Tuesday, 17 May 2016

Dark Souls 3 Review

Though on the surface Dark Souls 3 may look like a dull retread of old ideas it is actually the strongest entry in the Souls series so far (including Bloodborne). The combat mechanics, online play, summoning system and graphics have all been tweaked to perfection, with elements being lifted and developed upon from all of the previous Souls games and the world of Lothric is by far the most cohesive From Software have ever created. After the misstep that was Dark Souls 2 it’s great to the series regain its footing. That’s not to say things are perfect, some of the boss fights are far too easy and are just a let-down and the Souls formula feels pretty tired by the end of the game.
You awaken as an Ashen One, an undead whose job is to hunt down The Lords of Cinder, defeat them and return them to their thrones so they may keep the flame kindled and prevent the world from plunging into an all-consuming apocalypse. The story is classic Dark Souls, bare boned and cryptic, leaving the player to explore the world and piece things together if they wish to discover the full extent of the story. There are many characters, both friend and foe, with interesting stories and all are portrayed with the Souls series’ uniquely offsetting vocal style. It is possible to recruit some of these characters to aid your journey, offering items, services and tidbits of advice and story.

The core hack and slash gameplay returns but with a few twists. The most prominent one is the increased sense of speed, no doubt inspired by Bloodborne. Fear not, the game still feels like Dark Souls but there is a larger emphasis on speed with a greater reliance on dodging with back stepping and rolling. It takes a little while to get used to but once you’ve adjusted you’re left with a wealth of defensive options and, if mastered, the new style can be used to dance around your foes. It’s From Software’s own twisted ballet.
There is also a strong emphasis on dual wielding which goes hand in hand with the increased speed of the game. I tend to play Souls games as a heavily armoured knight, parrying attacks and soaking up damage like a sponge before using the largest weapon I can find to carve or bludgeon my enemy. Now I’m more inclined to experiment with lighter armour and different weapon sets. With the addition of Estus flasks for your magic bar and a renewed focus on magic I may even be tempted to create a magic wielding character for a future play through. There are also Weapon Arts, which grant special attacks and abilities at the cost of your magic – these are great fun to experiment with and further deepen Dark Souls’ already rich combat system.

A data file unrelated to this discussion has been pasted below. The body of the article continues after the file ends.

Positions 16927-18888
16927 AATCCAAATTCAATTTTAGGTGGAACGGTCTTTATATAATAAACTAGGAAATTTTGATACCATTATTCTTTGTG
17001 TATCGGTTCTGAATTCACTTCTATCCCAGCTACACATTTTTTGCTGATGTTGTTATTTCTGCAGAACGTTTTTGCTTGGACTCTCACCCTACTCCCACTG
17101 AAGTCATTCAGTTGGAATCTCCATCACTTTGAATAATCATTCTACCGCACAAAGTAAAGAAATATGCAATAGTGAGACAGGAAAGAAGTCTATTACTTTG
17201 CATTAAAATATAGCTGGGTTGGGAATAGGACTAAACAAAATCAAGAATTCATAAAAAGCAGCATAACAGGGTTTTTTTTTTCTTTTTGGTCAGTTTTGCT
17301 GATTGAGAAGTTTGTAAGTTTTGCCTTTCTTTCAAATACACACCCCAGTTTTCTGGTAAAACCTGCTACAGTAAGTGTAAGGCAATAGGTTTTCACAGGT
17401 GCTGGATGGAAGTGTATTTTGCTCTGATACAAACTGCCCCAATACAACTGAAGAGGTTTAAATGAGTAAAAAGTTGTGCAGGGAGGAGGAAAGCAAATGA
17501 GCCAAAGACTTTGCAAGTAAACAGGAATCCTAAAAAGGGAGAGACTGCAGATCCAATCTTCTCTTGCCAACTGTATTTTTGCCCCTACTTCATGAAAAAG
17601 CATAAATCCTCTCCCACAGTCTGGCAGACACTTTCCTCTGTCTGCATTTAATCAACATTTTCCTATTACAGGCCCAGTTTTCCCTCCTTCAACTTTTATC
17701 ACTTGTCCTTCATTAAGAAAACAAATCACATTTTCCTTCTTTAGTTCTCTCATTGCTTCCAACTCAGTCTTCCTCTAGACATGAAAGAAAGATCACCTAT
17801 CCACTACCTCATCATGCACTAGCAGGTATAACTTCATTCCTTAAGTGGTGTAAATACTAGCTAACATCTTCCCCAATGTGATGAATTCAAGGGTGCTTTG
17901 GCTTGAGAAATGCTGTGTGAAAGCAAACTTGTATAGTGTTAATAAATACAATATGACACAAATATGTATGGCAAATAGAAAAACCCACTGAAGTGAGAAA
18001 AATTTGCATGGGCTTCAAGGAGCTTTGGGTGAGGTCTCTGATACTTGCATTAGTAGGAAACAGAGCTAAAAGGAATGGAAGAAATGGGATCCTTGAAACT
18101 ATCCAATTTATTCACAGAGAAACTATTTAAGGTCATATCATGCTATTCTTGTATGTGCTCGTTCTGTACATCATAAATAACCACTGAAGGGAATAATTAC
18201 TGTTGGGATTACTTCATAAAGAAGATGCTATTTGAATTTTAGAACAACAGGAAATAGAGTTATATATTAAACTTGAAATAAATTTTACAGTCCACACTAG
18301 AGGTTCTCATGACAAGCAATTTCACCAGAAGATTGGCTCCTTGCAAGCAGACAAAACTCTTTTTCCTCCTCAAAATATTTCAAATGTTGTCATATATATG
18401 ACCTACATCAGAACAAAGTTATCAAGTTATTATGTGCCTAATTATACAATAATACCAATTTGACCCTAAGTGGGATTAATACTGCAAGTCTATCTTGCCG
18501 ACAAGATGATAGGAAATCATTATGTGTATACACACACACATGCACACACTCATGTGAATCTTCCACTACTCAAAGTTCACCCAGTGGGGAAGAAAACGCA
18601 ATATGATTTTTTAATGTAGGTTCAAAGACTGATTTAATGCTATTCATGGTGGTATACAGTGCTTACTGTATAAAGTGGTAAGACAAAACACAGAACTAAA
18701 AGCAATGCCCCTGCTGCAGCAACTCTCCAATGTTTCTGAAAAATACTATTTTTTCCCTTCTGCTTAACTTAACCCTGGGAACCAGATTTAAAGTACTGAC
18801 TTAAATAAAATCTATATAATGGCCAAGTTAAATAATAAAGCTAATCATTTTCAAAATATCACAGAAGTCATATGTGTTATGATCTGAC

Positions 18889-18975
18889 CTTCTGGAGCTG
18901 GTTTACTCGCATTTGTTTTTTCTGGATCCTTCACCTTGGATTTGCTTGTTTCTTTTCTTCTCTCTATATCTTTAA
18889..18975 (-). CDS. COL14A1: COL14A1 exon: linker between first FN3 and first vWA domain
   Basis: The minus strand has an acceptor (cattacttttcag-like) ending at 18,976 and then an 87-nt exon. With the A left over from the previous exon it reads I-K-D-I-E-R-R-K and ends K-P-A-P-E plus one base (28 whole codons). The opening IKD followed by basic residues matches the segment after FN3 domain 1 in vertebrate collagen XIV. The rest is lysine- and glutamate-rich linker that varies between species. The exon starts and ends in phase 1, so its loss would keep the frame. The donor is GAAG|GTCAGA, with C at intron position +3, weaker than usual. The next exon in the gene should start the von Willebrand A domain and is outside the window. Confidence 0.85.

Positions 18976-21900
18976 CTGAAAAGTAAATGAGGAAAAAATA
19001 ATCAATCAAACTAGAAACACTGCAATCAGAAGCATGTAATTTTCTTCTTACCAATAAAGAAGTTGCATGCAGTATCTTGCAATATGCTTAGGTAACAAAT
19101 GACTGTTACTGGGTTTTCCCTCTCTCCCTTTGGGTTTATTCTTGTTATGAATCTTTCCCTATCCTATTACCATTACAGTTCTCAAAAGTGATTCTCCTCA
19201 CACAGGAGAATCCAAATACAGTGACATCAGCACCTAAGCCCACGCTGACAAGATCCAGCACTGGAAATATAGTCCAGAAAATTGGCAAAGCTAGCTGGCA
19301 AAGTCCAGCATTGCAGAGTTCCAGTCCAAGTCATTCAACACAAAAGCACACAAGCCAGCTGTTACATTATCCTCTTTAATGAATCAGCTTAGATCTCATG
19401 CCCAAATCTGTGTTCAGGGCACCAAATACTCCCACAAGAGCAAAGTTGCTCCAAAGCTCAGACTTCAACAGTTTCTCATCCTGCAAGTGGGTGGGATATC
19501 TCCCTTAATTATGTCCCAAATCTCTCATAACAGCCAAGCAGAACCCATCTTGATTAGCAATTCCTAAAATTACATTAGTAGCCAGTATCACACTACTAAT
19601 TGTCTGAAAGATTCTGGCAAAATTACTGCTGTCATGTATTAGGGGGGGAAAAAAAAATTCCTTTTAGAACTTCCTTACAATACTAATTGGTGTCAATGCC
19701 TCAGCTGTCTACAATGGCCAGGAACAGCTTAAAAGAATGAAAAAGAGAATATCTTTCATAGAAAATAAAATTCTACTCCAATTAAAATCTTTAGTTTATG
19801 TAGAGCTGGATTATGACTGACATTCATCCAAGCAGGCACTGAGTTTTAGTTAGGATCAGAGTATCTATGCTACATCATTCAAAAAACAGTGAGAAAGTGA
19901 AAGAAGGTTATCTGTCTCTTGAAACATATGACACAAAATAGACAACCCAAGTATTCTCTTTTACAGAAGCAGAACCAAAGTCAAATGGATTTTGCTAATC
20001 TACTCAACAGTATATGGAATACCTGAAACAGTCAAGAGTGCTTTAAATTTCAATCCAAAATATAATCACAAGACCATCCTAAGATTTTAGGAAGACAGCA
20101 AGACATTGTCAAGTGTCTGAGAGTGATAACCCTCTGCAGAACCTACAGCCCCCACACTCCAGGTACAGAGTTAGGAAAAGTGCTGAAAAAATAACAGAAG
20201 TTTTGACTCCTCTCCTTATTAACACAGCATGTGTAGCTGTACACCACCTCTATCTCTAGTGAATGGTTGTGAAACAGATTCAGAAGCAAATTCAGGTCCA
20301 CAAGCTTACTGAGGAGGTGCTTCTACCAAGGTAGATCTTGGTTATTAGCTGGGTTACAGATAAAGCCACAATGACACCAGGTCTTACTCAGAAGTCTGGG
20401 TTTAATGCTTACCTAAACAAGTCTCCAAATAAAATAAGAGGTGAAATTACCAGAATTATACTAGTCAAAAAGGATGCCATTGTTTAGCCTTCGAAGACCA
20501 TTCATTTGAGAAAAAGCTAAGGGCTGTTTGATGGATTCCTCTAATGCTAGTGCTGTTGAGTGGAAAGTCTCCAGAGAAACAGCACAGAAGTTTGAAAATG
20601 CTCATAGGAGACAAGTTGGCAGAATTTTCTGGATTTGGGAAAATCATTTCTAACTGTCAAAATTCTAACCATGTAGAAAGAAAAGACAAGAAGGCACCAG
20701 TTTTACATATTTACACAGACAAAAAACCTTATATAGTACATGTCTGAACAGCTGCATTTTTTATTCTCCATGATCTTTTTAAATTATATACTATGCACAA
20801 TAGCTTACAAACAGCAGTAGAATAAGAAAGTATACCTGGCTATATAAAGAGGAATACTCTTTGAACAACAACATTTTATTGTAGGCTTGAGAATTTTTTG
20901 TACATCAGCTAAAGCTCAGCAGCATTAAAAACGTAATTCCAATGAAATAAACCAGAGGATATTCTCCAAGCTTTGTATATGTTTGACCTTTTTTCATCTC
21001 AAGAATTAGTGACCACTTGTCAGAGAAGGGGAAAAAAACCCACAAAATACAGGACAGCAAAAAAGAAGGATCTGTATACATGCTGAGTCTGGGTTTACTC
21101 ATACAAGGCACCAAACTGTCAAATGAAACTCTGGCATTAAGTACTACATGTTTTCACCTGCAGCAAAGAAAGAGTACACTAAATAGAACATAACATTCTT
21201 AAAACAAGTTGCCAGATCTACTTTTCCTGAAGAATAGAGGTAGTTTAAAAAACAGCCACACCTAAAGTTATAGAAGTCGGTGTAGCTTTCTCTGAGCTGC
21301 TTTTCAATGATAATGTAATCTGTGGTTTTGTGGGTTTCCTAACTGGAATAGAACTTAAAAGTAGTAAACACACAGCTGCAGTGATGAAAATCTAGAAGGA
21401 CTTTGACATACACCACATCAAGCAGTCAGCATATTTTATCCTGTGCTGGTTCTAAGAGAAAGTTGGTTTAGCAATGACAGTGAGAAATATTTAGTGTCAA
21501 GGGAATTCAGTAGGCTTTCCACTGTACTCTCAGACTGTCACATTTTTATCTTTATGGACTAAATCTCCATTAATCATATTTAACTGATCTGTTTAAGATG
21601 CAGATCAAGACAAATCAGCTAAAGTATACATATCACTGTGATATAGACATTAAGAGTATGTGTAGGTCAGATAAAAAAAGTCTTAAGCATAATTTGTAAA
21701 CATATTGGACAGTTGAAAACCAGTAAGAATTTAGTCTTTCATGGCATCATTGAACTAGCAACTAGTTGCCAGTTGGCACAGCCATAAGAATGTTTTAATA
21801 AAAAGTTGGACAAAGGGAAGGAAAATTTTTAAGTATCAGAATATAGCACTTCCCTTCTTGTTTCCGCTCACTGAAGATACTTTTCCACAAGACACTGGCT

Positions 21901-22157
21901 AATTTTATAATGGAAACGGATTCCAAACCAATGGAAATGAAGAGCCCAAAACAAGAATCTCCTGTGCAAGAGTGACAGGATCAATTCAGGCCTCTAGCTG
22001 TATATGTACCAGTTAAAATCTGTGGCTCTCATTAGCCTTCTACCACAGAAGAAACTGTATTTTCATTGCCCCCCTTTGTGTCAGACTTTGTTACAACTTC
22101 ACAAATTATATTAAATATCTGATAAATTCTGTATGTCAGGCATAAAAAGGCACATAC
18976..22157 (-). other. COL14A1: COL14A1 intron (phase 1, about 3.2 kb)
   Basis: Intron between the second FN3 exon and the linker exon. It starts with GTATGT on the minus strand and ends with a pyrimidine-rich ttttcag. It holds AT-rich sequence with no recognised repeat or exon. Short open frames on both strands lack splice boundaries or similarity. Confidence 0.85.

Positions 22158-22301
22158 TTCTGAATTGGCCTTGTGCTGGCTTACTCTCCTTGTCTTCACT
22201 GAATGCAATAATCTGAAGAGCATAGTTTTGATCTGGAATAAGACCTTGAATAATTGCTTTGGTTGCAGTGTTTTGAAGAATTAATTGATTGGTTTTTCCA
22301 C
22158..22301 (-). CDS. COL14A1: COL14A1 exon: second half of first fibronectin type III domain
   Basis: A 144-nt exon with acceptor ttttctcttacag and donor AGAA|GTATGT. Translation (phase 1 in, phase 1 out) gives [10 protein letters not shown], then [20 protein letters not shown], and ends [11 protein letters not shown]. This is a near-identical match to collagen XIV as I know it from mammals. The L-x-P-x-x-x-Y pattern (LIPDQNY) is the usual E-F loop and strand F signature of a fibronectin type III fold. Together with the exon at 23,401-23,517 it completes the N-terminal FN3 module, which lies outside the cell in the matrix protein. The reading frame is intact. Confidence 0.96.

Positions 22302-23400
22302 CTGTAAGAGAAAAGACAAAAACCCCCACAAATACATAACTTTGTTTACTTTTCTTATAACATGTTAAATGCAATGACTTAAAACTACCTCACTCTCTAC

The best thing about this game is its world. Lothric is vast and varied but feels cohesive, like a world, living but on the brink of annihilation. From Catacombs, to castles, to swamps and snow bound towns. You’ll experience a lot of different environments but not in the jarring, separate world feeling style of Dark Souls 2, this is very much a return to the world building of the first Dark Souls and that’s a very good thing. This is then built on with stunning art direction, astounding graphics and an epic soundtrack.

The thing is, there are at least four bosses, each of which is mandatory, that are simply terrible. Sadly one of these four is the final boss. When you go into a Dark Souls game you expect the bosses to be both challenging and inventive. Unfortunately these four bosses are totally bland and I beat them all on my first attempt. I’d like to point out at this point that I have never beaten a Souls game prior to this one, largely because I am not good enough. It’s not just disappointing in terms of what I expect from a Souls game it also disturbs the flow of the gameplay. I find myself being unstoppable against a boss but struggling against simple foes. Also it makes for a wholly unsatisfying ending. It doesn't feel like you've finished a great journey or overcome some great hardship. It just sort of ends with you stood, sword in hand, wondering ‘was that the final boss?’

At the end of the day this is the best Souls game. Demon’s Souls was too unrefined, Dark Souls was too challenging, Dark Souls 2 had terrible world design and Bloodborne felt too familiar despite its speed. This game side steps all of those issues but creates its own. It also shows how tired the formula is becoming. There were too many moments when I felt a sense of deja vu. The Souls series was refreshingly different but now it is dangerously close to self parody. If you like the Souls games or want to experience them for the first time then I would highly recommend this but, without a serious revamping of the formula, I would not be interested in further Souls games. This is the flawed high point of a flawed but great series and is as fitting an end as we are likely to get. Pray From Software agree.

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